Some finished examples
- Some examples
About the Day of the Dead holiday (Dia de los muertos)
The Day of the Dead and Halloween are celebrated around the same time of the year but they come from very different cultures. The traditions of the Day of the Dead are a syncretism of pre-Hispanic Mexican traditions and Catholic influences. The proximity in date came about because in the 9th Century, Pope Gregory IV established the feast of All hallows, or All Saint's Day to be celebrated on November the 1st. Many other cultures (like the Celts) had fall celebrations as well. The evening of October 31st, came to be known as the Eve of All Hallows and later Halloween.
By the thirteenth century, November 2nd was established in the Roman Catholic calendars as the feast of All Souls, a day to remember the dead with prayer. When the Spanish conquered Mexico in 1521, Catholicism was imposed to the native Mexicans and the Catholic feast of All Soul's Day merged with the ancient Indian rituals of death and became a unique and rich festival now known as El Dia de los Muertos. It is the belief that by divine grace, the souls of our ancestors are allowed to visit their living relatives on November the 2nd. An elaborate offering called an ofrenda (usually mistakenly referred to as a "Day of the Dead Altar") is created for them.
Papier mache skulls, little skeleton toys, incense, candles, water, lacy paper tissue banners and yellow marigolds usually decorate the ofrenda. Items that the person honored used to enjoy in life are also placed at the ofrenda, along with photos of the deceased and their favorite foods. This holiday is a paradox. It is deeply spiritual, and honors the belief that dying is a part of living, but it can also be irreverent and even humorous.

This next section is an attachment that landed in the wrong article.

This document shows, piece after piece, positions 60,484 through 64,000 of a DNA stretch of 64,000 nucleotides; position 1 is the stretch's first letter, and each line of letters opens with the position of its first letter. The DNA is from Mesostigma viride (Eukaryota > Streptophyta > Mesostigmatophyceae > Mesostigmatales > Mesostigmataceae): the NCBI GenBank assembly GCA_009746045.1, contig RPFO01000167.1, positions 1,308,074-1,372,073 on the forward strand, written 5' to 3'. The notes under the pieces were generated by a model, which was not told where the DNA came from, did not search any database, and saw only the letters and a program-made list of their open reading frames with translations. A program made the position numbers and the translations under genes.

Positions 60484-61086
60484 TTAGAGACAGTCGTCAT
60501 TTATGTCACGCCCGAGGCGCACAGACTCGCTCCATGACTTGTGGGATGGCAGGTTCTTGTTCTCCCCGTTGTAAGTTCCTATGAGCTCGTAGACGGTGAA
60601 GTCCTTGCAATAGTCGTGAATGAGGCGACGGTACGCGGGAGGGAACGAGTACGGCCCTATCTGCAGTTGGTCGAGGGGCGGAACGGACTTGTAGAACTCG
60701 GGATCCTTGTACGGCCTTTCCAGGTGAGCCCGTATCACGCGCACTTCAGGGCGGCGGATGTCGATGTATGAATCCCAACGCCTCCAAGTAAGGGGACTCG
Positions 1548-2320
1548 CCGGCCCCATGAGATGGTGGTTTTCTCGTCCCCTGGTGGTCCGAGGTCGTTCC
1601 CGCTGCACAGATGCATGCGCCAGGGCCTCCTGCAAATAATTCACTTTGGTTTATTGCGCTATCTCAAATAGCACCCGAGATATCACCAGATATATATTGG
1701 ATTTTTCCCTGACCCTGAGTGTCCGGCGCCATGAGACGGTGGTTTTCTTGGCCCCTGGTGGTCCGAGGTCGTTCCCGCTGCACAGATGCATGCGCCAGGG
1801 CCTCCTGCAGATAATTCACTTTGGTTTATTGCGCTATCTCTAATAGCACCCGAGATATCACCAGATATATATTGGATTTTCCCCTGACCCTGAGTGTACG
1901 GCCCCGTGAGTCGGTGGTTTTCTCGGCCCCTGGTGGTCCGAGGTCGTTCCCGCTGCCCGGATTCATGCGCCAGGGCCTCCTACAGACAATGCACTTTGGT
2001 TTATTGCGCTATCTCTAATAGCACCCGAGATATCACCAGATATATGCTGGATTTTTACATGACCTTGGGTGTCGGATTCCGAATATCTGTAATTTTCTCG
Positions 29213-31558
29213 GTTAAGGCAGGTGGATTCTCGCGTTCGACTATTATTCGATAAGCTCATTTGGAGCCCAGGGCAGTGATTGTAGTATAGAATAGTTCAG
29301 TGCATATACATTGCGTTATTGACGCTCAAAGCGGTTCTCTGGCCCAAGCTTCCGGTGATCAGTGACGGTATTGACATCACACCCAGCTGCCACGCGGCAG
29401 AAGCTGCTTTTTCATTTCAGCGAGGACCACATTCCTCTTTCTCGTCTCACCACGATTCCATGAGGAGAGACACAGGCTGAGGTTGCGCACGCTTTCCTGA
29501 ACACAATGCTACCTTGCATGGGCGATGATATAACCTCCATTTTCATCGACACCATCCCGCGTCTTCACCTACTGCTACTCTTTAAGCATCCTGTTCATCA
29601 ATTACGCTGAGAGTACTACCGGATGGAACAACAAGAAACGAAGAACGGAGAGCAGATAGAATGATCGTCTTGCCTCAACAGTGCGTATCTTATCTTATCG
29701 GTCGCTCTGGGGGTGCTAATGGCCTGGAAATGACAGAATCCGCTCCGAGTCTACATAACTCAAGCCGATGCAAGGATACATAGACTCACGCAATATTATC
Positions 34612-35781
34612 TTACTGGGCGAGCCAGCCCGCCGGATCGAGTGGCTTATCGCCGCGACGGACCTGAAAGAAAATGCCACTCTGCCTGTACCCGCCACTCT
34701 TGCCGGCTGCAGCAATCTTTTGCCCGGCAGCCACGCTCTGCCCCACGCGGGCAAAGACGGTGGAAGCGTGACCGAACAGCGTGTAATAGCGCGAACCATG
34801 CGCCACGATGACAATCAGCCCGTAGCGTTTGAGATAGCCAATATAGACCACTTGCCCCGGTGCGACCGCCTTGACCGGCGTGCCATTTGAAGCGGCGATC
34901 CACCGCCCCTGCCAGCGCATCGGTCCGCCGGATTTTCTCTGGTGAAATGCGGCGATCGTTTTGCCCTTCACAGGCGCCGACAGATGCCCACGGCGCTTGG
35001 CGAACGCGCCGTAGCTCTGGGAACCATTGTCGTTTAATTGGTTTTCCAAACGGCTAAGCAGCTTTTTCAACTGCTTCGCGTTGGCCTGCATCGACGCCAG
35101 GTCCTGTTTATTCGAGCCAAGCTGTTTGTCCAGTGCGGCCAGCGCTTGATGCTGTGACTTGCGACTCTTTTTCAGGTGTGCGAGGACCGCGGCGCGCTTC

Skulls and skeletons, usually known as calaveras and calacas are playful, and are associated with celebration. Papier mache skulls are usually very colorful. They are decorated with flowers and other symbols of fertility. Curlicues and tear drops also decorate them, along with colored foil and glitter. Skulls are also created in sugar paste, and traditional Mexican names are written on top of them with icing. They are given to children as treats. Museums and other institutions often commission larger papier mache skeleton pieces. A famous family of papier mache creators is the Linares family from Mexico City.
"Ritual and El Dia de los Muertos": A day of the Dead Curriculum Handbook for Teachers. Prepared by the Education Department of The Mexican Museum of San Francisco.
The Skeleton at the Feast: The Day of the Dead in Mexico. Elizabeth Carmichael and Chloe Sayer. Published in co-operation with the British Museum Press and the University of Texas Press, Austin.
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